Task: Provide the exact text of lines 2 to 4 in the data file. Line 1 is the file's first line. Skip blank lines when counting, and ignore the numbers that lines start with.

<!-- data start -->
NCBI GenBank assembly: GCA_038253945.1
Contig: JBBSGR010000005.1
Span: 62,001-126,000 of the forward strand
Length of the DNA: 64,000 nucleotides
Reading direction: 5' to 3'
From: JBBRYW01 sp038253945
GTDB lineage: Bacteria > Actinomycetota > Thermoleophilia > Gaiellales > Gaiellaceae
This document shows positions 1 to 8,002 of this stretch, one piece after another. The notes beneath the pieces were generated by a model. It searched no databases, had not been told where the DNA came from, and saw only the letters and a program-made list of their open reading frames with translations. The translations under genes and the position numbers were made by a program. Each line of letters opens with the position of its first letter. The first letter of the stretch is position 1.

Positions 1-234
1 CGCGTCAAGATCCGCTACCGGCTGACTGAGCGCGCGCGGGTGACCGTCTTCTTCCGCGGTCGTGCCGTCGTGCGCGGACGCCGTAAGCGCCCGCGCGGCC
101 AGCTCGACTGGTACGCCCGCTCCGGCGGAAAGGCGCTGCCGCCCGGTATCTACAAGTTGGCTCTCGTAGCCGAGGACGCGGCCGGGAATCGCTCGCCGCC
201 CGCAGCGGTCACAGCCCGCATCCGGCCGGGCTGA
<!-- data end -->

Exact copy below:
Contig: JBBSGR010000005.1
Span: 62,001-126,000 of the forward strand
Length of the DNA: 64,000 nucleotides